Assessing how much weight a horse can carry and what a suitable horse riding weight limit is for them is a complicated task, but one that should be addressed when you take care of a horse if equine welfare is to be prioritised. Understanding whether a rider is an appropriate weight for their horse is a tricky and emotive topic, but one that is becomingly discussed more openly.

“It is not about whether a rider is fat or not, it’s about whether they’re riding a horse that is fit for the purpose required of it,” says Dr Anne Bondi, founder and director of The Saddle Research Trust. “The terms ‘weight’ and ‘heavy’ are very emotive, and it’s important to focus on the recognised facts, not emotions. Tall riders are just as likely to have a negative impact, so I think we should talk about rider size, rather than rider weight.”

How much weight can a horse carry?

Dr Bondi devised a traffic light system to help assess whether a horse is carrying an appropriate load. The system uses the rider’s weight ratio, which can be calculated by dividing the rider’s weight (ideally including tack) by the horse’s, and expressing that figure as a percentage.

Green: For optimum performance (working close to or at its physiological limits without significantly increasing his risk of injury) and to be graded green, the horse should be carrying around 10% of their weight.

Amber: However, 15% is a much more common scenario, and this is graded amber.

Red: Horses carrying 20% of their weight are graded red as their welfare may be compromised.

“These guidelines are based on knowledge of the research that has taken place in this field to date, but these are my own views,” explains Dr Bondi. “We do not yet have scientific evidence for definitive figures due to the huge number of variables involved.

“There is concern about the message such ratios might give because it needs scientific basis, but it may be too complex to ever be able to provide accurate, suitable limits. In the meantime, the industry needs some guidance and I believe that this is a good place to start.”

Factors affecting horse riding weight limit

Dr Bondi stresses that each combination of horse and rider will have different criteria depending on their circumstances and that weight ratios must be considered alongside other important factors, including:

Horse age

If their musculoskeletal system is immature, or the horse is a veteran, they will be at greater risk of strain injury. The horse’s weight should be optimum.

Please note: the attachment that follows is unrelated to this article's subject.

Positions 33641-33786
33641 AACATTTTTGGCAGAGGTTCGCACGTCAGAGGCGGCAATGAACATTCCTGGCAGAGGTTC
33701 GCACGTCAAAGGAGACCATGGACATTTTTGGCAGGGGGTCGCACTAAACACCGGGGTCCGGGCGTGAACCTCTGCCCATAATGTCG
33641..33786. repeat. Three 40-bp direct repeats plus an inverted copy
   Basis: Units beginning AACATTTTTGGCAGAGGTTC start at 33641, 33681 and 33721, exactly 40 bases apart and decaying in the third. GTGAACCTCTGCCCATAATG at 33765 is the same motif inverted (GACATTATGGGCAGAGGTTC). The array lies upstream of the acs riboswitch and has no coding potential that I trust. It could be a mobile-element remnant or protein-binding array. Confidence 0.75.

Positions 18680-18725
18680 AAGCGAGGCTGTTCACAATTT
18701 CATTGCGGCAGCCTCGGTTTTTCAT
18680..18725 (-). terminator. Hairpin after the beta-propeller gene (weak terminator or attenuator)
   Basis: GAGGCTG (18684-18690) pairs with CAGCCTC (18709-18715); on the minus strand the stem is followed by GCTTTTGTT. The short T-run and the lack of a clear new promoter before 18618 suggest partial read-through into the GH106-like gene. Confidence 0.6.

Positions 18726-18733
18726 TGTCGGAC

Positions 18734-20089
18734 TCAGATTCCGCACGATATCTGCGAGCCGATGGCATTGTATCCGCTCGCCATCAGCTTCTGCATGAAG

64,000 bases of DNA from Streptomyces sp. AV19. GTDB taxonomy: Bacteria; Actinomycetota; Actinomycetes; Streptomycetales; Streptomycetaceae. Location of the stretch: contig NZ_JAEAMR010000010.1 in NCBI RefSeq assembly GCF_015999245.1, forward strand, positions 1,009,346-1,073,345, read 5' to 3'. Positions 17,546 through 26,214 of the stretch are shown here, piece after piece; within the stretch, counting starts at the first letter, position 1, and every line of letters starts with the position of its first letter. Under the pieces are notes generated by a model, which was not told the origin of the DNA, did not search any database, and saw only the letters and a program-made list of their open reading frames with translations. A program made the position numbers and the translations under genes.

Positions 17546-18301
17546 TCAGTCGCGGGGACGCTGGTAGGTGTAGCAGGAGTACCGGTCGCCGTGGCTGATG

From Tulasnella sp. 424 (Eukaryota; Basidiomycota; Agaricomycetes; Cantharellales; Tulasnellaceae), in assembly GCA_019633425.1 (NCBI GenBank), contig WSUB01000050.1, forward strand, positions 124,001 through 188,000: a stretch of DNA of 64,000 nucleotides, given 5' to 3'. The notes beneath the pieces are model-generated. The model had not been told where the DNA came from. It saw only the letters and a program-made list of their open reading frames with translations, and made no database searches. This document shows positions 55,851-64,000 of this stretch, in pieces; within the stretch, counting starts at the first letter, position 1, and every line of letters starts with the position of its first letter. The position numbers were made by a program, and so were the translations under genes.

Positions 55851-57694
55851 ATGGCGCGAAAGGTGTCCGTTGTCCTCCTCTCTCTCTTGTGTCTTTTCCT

Type of horse

The horse must have a strong enough physique if they are to carry extra weight. Cannon bone circumference can be used as a guideline, with the ideal ratio suggested as being 20cm per 455kgs of bodyweight.


Specific traits in certain breeds can offer an advantage in some circumstances. The Arab, for example, has efficient metabolic features and good running economy that may mean it can carry higher loads over longer distances more easily.


A dipped back, for example, is a weakness that can put the horse at higher risk of strain, whereas a wider loin is believed to be desirable for endurance. The horse’s posture also affects efficiency.

Horse soundness

Some pathological conditions indicate a horse should be carrying easier (lighter) loads, which affects their horse riding weight limit.

Rider size

It’s not just a case of how much weight a horse can carry; the rider’s weight, height and the relative length of their limbs to their upper body all influence the horse’s performance through distribution of forces.

Rider skill

In a balanced posture in the centre of the saddle, the rider’s weight will be close to the horse’s centre of mass, and they’ll be more able to carry it. The unbalanced load, by being out of synchrony with the horse’s movement, is likely to increase peak forces.

Saddle fit

An incorrectly fitted saddle will adversely affect weight distribution on the horse’s back. The design should contribute to the avoidance of peak pressures by providing a large, smooth and soft bearing surface. The weight of the saddle should be included when considering a horse riding weight limit.

Horse fitness

Fitness and preparation is an important factor. Working on a variety of surfaces and terrain is needed to avoid repetitive strain injury.

Workload (intensity and type)

High impact activity increases forces exerted on the horse by up to twice its own weight, while longer distances and times make the horse more vulnerable to injuries.


The effects of hill work on a horse are significantly higher than exercise on the flat, and energy costs increase as surfaces become more uneven. Environmental factors such as heat should also be considered.